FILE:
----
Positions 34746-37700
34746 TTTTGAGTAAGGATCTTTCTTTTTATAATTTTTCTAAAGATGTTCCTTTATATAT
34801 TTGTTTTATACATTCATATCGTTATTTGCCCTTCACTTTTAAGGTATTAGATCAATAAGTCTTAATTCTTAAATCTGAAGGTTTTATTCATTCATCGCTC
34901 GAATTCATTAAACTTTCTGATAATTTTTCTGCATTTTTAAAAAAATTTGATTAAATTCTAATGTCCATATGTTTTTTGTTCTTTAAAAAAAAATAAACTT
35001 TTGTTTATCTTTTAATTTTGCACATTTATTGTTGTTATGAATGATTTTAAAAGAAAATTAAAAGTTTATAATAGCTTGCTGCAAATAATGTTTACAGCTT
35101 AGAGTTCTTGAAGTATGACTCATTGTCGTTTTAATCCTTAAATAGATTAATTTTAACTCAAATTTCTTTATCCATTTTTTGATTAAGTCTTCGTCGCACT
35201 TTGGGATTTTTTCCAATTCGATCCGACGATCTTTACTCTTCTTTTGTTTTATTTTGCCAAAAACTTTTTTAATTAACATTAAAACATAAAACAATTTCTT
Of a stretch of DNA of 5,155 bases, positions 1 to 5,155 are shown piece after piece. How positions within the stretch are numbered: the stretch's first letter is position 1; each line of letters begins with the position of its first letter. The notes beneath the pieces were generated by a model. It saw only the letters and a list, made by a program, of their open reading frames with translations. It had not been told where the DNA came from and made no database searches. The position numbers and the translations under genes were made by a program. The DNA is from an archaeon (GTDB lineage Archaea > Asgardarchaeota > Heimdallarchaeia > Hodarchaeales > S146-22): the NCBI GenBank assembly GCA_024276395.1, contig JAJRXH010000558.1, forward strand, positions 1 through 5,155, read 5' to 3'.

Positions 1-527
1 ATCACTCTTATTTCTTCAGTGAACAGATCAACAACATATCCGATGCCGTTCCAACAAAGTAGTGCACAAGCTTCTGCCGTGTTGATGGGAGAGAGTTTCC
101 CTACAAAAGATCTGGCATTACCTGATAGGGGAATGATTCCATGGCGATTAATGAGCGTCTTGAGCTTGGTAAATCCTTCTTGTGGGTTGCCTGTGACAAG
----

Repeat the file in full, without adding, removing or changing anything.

Positions 34746-37700
34746 TTTTGAGTAAGGATCTTTCTTTTTATAATTTTTCTAAAGATGTTCCTTTATATAT
34801 TTGTTTTATACATTCATATCGTTATTTGCCCTTCACTTTTAAGGTATTAGATCAATAAGTCTTAATTCTTAAATCTGAAGGTTTTATTCATTCATCGCTC
34901 GAATTCATTAAACTTTCTGATAATTTTTCTGCATTTTTAAAAAAATTTGATTAAATTCTAATGTCCATATGTTTTTTGTTCTTTAAAAAAAAATAAACTT
35001 TTGTTTATCTTTTAATTTTGCACATTTATTGTTGTTATGAATGATTTTAAAAGAAAATTAAAAGTTTATAATAGCTTGCTGCAAATAATGTTTACAGCTT
35101 AGAGTTCTTGAAGTATGACTCATTGTCGTTTTAATCCTTAAATAGATTAATTTTAACTCAAATTTCTTTATCCATTTTTTGATTAAGTCTTCGTCGCACT
35201 TTGGGATTTTTTCCAATTCGATCCGACGATCTTTACTCTTCTTTTGTTTTATTTTGCCAAAAACTTTTTTAATTAACATTAAAACATAAAACAATTTCTT
Of a stretch of DNA of 5,155 bases, positions 1 to 5,155 are shown piece after piece. How positions within the stretch are numbered: the stretch's first letter is position 1; each line of letters begins with the position of its first letter. The notes beneath the pieces were generated by a model. It saw only the letters and a list, made by a program, of their open reading frames with translations. It had not been told where the DNA came from and made no database searches. The position numbers and the translations under genes were made by a program. The DNA is from an archaeon (GTDB lineage Archaea > Asgardarchaeota > Heimdallarchaeia > Hodarchaeales > S146-22): the NCBI GenBank assembly GCA_024276395.1, contig JAJRXH010000558.1, forward strand, positions 1 through 5,155, read 5' to 3'.

Positions 1-527
1 ATCACTCTTATTTCTTCAGTGAACAGATCAACAACATATCCGATGCCGTTCCAACAAAGTAGTGCACAAGCTTCTGCCGTGTTGATGGGAGAGAGTTTCC
101 CTACAAAAGATCTGGCATTACCTGATAGGGGAATGATTCCATGGCGATTAATGAGCGTCTTGAGCTTGGTAAATCCTTCTTGTGGGTTGCCTGTGACAAG